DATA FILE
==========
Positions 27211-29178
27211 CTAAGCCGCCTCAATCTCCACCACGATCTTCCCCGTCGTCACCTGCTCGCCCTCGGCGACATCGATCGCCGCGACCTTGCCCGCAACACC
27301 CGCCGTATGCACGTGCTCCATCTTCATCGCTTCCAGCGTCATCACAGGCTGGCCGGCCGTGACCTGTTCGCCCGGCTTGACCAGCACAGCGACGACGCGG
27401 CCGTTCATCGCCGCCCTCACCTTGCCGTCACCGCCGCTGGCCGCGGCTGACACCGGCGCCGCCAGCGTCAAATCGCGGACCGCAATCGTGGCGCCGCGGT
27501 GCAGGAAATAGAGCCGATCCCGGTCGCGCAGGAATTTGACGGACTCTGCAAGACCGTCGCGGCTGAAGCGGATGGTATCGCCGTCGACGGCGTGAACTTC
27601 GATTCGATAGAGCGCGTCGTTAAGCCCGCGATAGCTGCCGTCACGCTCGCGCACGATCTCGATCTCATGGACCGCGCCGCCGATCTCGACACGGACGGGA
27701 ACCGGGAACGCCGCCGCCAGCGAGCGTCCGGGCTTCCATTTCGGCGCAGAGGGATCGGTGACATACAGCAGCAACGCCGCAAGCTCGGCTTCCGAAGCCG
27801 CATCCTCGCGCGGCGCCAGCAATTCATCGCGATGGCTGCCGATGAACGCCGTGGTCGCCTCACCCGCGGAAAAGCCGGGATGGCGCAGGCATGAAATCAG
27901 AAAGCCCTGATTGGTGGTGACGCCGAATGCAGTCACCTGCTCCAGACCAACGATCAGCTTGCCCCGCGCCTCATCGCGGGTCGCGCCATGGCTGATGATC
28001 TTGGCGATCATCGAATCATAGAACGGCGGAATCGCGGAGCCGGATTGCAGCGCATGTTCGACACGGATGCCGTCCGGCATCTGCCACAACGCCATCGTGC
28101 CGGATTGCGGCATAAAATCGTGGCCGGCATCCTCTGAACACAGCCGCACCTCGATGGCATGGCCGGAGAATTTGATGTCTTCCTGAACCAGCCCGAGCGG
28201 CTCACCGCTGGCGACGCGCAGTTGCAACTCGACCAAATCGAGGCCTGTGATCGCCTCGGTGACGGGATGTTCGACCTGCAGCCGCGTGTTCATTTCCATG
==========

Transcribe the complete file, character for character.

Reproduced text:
Positions 27211-29178
27211 CTAAGCCGCCTCAATCTCCACCACGATCTTCCCCGTCGTCACCTGCTCGCCCTCGGCGACATCGATCGCCGCGACCTTGCCCGCAACACC
27301 CGCCGTATGCACGTGCTCCATCTTCATCGCTTCCAGCGTCATCACAGGCTGGCCGGCCGTGACCTGTTCGCCCGGCTTGACCAGCACAGCGACGACGCGG
27401 CCGTTCATCGCCGCCCTCACCTTGCCGTCACCGCCGCTGGCCGCGGCTGACACCGGCGCCGCCAGCGTCAAATCGCGGACCGCAATCGTGGCGCCGCGGT
27501 GCAGGAAATAGAGCCGATCCCGGTCGCGCAGGAATTTGACGGACTCTGCAAGACCGTCGCGGCTGAAGCGGATGGTATCGCCGTCGACGGCGTGAACTTC
27601 GATTCGATAGAGCGCGTCGTTAAGCCCGCGATAGCTGCCGTCACGCTCGCGCACGATCTCGATCTCATGGACCGCGCCGCCGATCTCGACACGGACGGGA
27701 ACCGGGAACGCCGCCGCCAGCGAGCGTCCGGGCTTCCATTTCGGCGCAGAGGGATCGGTGACATACAGCAGCAACGCCGCAAGCTCGGCTTCCGAAGCCG
27801 CATCCTCGCGCGGCGCCAGCAATTCATCGCGATGGCTGCCGATGAACGCCGTGGTCGCCTCACCCGCGGAAAAGCCGGGATGGCGCAGGCATGAAATCAG
27901 AAAGCCCTGATTGGTGGTGACGCCGAATGCAGTCACCTGCTCCAGACCAACGATCAGCTTGCCCCGCGCCTCATCGCGGGTCGCGCCATGGCTGATGATC
28001 TTGGCGATCATCGAATCATAGAACGGCGGAATCGCGGAGCCGGATTGCAGCGCATGTTCGACACGGATGCCGTCCGGCATCTGCCACAACGCCATCGTGC
28101 CGGATTGCGGCATAAAATCGTGGCCGGCATCCTCTGAACACAGCCGCACCTCGATGGCATGGCCGGAGAATTTGATGTCTTCCTGAACCAGCCCGAGCGG
28201 CTCACCGCTGGCGACGCGCAGTTGCAACTCGACCAAATCGAGGCCTGTGATCGCCTCGGTGACGGGATGTTCGACCTGCAGCCGCGTGTTCATTTCCATG